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As they did last year when the forward was embroiled in the racial abuse saga with Patrice Evra, the Uruguayan FA advocates for Luis Suarez, this time condemning comments made by British representative Jim Boyce.
It's hard to tell what type of support for Luis Suarez exists in the footballing world outside of England, because holy shit there's football outside of England?
But on two occasions in the past year--and yes, it's depressing that there have been two occasions, regardless of blame and truth and etc.--the home footballing association of Suarez has leapt to the player's defense, first during the Patrice Evra case and now as he's become public enemy number one in the race to gain the highest moral ground possible at his expense by talking about how awful falling down is unless it's clever or English or something.
Anyhow, the Uruguayan FA have taken the bold step of forwarding a letter to Sepp Blatter outlining their grievances with the comments made by Jim Boyce, who earlier in the week picked out Suarez as he discussed the "cancer" that diving has become. I'm not familiar with the protocol of FIFA executives, but as far as good taste goes, particularly on a weekend that saw one of Great Britain's own commit an even more egregious flop, Boyce's comments were questionable at best.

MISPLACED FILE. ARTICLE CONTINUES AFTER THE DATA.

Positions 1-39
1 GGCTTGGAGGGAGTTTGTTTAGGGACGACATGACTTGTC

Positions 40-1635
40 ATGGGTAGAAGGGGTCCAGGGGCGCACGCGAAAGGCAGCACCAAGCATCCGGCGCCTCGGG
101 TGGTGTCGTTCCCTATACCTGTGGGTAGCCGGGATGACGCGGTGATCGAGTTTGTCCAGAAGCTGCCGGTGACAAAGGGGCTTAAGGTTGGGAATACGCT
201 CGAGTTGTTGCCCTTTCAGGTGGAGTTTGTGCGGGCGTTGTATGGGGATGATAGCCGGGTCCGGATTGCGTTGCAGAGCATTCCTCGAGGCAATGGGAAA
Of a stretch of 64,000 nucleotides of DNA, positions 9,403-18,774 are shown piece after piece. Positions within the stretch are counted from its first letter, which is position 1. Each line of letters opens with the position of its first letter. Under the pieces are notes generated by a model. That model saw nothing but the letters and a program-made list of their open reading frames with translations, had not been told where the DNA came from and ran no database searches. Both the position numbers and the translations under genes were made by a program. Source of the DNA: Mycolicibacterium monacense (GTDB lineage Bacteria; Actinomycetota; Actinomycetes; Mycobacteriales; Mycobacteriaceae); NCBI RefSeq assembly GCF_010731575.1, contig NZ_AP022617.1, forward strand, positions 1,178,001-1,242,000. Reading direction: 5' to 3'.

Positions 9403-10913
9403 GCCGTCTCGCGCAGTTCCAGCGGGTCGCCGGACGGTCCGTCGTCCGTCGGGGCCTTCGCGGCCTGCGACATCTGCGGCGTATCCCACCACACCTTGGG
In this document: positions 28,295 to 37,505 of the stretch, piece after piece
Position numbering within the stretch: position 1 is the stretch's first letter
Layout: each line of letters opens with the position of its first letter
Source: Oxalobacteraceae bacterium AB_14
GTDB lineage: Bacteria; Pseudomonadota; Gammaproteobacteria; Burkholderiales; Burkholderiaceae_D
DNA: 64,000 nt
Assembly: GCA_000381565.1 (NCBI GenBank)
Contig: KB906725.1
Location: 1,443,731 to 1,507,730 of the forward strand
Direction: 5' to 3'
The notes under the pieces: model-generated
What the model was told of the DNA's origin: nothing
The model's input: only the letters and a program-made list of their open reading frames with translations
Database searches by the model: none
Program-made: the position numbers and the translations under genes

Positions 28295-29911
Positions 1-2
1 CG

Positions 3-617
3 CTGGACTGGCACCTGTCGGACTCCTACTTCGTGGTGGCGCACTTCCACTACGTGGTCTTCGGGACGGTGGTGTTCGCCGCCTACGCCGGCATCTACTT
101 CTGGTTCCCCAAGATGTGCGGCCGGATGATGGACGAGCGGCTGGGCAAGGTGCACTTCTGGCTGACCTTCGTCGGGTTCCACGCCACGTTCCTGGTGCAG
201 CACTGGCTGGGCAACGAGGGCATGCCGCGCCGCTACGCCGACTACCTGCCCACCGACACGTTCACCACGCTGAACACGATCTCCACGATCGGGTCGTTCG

Questionable proved to be enough for the FA of a nation that is fiercely loyal to their players and their football, and a letter co-signed by Association President Sebastián Bauzá and General Secretary Aníbal de Olivera outlined their displeasure in no uncertain terms (link is to the download for a PDF in Spanish, I used FreeTranslation after copy/pasting since I stopped knowing Spanish too long ago).
Whereas Liverpool's support of Luis Suarez has been fumbled and forced at all the wrong times, the Uruguayan FA has never made a secret of where their sentiment lies, and they've managed to do so without coming across as ignorant or bigoted. They feel that their man has been and continues to be wronged by the histrionic and self-righteous footballing culture in which his club career takes place, and they've proven to be advocates without coming across as apologists.